Amid the movie's comic scenes, he and Midler's characters work to reconcile with their estranged daughter, played by Marisa Tomei.
We got a few minutes with the comic genius during a break.
"Hi, I’m Billy,” he said, sitting down in a canvas-backed chair.
Here’s a Q & A from our visit:
Q: Tell us about "Parental Guidance."
A: We wanted to make a fun movie that had a good heart. A whole family can enjoy this movie.
Q: It's somewhat autobiographical?
A: This is how the whole thing started. Janice [his wife of 30+ years] and I had the kids for five days.
Q: Oh, my.
A: That was the original title of the movie: "Oh my!" Kids are the toughest take-home exams. Listening is more important than talking.
Q: What do your grandchildren[ages 8, 5 and 2] teach you on a daily basis?
A: To take a deep breath before I bend.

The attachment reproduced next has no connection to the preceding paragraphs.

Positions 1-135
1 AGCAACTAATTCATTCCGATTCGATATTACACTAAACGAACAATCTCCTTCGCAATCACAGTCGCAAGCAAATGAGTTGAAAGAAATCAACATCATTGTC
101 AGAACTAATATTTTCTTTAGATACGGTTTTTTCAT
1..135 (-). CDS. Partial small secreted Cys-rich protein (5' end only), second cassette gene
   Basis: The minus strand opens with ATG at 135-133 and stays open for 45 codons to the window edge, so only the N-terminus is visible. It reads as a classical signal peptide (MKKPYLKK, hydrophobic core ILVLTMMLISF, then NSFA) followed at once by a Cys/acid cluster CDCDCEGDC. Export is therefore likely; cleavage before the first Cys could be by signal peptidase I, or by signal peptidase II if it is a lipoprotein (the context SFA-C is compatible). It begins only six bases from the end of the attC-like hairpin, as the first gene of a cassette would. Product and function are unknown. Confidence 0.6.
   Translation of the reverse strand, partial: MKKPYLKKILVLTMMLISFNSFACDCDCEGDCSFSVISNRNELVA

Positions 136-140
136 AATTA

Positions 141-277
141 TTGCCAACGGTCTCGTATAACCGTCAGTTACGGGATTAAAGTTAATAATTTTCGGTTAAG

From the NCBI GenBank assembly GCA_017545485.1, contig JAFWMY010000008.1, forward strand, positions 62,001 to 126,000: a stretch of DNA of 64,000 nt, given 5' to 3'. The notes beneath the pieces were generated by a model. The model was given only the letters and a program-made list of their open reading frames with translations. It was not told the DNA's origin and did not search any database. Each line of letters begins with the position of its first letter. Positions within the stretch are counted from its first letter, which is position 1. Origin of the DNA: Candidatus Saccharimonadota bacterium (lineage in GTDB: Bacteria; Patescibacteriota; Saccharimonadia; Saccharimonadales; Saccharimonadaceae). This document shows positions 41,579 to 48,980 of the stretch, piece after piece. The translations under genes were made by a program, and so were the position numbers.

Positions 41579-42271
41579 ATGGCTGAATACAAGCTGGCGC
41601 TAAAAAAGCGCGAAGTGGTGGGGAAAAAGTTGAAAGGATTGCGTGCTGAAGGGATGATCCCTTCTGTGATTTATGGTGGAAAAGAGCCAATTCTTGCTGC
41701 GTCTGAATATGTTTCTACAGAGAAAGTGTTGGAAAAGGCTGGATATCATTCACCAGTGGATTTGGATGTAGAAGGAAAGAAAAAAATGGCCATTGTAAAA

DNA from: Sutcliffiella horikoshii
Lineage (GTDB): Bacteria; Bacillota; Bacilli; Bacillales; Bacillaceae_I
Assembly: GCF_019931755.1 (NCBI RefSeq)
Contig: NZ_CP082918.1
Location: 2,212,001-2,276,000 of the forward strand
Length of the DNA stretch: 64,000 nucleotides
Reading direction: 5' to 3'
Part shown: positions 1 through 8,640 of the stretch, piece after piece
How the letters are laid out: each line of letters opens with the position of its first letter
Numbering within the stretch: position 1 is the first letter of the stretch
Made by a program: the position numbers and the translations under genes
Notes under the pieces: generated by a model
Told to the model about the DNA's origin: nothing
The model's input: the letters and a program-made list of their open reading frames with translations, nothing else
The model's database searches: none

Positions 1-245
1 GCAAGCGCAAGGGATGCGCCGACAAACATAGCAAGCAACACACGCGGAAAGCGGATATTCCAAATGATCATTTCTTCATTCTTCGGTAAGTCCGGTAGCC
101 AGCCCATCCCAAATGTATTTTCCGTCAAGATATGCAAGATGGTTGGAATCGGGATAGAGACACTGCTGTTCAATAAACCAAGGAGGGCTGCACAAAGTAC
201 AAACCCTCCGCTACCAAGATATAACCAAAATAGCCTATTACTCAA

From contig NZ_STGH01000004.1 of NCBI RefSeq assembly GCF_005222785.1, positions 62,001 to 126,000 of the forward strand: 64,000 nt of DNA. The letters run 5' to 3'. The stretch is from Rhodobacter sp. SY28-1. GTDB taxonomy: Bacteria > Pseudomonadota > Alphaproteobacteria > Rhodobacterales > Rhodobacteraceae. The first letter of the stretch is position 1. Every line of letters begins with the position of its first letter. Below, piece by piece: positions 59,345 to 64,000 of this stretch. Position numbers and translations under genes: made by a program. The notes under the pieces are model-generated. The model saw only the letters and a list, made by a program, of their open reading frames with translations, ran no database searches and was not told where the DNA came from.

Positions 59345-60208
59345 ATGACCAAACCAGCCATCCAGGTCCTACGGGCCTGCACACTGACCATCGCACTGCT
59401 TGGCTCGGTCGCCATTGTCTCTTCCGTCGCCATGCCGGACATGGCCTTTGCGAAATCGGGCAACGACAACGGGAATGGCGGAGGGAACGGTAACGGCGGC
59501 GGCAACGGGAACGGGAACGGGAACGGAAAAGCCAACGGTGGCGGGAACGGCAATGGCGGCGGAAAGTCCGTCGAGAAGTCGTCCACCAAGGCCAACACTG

Q: Did they sort of serve as consultants for the movie, to ensure the movie authentically portrayed young people?
A: They don't even realize it. You watch them and get ideas for scenes.
Q: What did your grandparents teach you when you were a child?
A: Don't put your finger in the pot! [His grandmother was a great cook.] They taught me love, responsibility.
Q: Tell us about your character in this movie, Artie.
A: He's a minor league baseball announcer who's just gotten fired. He's not in good shape.
Q: So while it's a comedy, it sounds like the movie also touches on more serious, real-life issues.
A: It says something about fractured families. It's all about real things.
Q: Eddie Murphy seems a little stressed about hosting the Oscars. What advice do you have for him?
A: You're always nervous about it. Just have fun! He's a great talent.